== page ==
Q: Is this true of other drugs too? What about just drinking?

Dr. Duckworth: Using hallucinogenic drugs like ketamine, peyote and LSD can also trigger psychotic symptoms, just like marijuana. Heavy alcohol use can indicate impending alcoholism, but may indicate trouble with other problems, like depression, bipolar disorder or ADHD. To that end, excessive drug or alcohol use may also be an attempt at "self medicating." Suicide rates are higher as are incarceration rates for people who use illicit drugs with major mental illness like schizophrenia.

Q: How do I know if what I’m experiencing (or my friend is experiencing) is schizophrenia?

Dr. Duckworth: If you know a person who is experiencing hallucinations they should get a work up by a doctor. Sometimes the problem is related to using certain drugs (see above) or a medical problem. It may be associated with another psychiatric concern like bipolar illness or depression, so getting a good evaluation and early treatment usually is helpful. Many people wait years to get help, unfortunately.

Q: Ben says when he heard Marcus it was a very intimidating voice and Sarah’s voices tell her to hurt herself and other people, but Josh talks about his voices like they are his friends. Is Josh’s experience unusual or can people with schizophrenia hallucinate good and bad things?

Dr. Duckworth: Voices are very personal experience and vary from person to person. Most commonly people find them to be negative and critical. I have met people who are comforted by their voices or who can find at times humor in what the voices say. But most people suffer with their voices in my experience, and have to learn to manage how they think about them, a technique called cognitive behavioral therapy. Some people find voices demeaning or tell them they should harm themselves, so a more individual understanding of these voices for the person is needed.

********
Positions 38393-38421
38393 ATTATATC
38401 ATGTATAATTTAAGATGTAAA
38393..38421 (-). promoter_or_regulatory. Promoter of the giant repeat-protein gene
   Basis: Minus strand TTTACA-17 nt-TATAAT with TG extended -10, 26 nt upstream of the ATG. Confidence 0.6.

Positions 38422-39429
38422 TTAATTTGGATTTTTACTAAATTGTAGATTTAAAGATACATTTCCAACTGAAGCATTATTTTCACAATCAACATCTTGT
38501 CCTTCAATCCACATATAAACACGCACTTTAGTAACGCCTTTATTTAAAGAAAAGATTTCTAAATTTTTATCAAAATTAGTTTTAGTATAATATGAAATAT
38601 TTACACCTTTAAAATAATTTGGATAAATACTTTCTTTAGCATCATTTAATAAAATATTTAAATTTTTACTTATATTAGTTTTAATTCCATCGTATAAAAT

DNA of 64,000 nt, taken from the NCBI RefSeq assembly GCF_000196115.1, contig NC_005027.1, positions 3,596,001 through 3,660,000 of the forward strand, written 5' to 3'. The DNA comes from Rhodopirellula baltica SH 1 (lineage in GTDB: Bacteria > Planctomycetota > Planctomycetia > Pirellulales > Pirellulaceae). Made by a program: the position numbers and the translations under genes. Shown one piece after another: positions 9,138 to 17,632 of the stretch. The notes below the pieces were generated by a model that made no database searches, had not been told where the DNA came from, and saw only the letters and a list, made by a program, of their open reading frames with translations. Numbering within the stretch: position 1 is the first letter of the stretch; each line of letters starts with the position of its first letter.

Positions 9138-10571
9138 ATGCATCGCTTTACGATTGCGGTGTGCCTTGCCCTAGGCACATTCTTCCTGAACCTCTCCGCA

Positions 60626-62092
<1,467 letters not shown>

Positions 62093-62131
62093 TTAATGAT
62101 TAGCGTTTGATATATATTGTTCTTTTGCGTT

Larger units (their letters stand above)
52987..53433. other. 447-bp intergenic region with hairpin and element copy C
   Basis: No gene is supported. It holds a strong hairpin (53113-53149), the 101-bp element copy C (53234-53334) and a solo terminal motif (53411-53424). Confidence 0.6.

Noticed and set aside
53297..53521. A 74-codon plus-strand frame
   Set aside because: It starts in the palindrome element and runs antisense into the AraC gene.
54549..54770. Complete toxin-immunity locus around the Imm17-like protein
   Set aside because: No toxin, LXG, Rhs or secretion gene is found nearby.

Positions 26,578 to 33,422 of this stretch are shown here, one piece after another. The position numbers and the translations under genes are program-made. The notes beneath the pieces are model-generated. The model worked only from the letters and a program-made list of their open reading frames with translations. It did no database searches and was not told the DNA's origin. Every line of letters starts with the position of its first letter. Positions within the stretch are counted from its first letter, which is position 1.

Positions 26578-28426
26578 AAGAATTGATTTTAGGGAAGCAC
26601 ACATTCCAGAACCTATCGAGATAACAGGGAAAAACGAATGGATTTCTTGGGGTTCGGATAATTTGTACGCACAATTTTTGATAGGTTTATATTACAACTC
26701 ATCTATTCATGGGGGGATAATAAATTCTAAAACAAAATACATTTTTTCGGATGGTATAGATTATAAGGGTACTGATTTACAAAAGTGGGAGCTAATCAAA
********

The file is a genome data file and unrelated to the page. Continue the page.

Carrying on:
Q: Amber doesn’t really seem like she’s sick at all. Can schizophrenia go into remission?

Dr. Duckworth: Amber is doing well. Studies show many people do well over time with the condition. Since she is 19 and was only diagnosed a year ago, she illustrates that earlier intervention may benefit people. Many people report that their symptoms get less intense as they age, and they may find a place for themselves in a job, a relationship, or both. Amber’s involvement in NAMI is also a sign of her recovery from the condition. Her symptoms may return and this is where her coping strategies, supports and treatment relationships are all in her favor for dealing with recurrences.

Q: Is Josh’ mom doing the right thing by kicking him out?

Dr. Duckworth: Josh’s mom faces a real dilemma with how to handle Josh’s disinterest in getting help and his regular use of pot. Many parents have told me it can be a “damned if you do damned if you don’t” feeling for parents in this situation. If Josh was injured or suicidal, she would have to live with those difficult outcomes. I encourage parents to get help from a group like NAMI (, which has over 1110 affiliate groups for support and advocacy. There she can learn from other parents who have faced this dilemma, explore treatment options in her area, fight for better services, and not worry alone. Supporting people who live with schizophrenia and their families is one of the core reasons NAMI has come to exist across the nation.

Check out the resources on Think MTV to learn even more about Schizophrenia and other mood disorders, and find the support you need.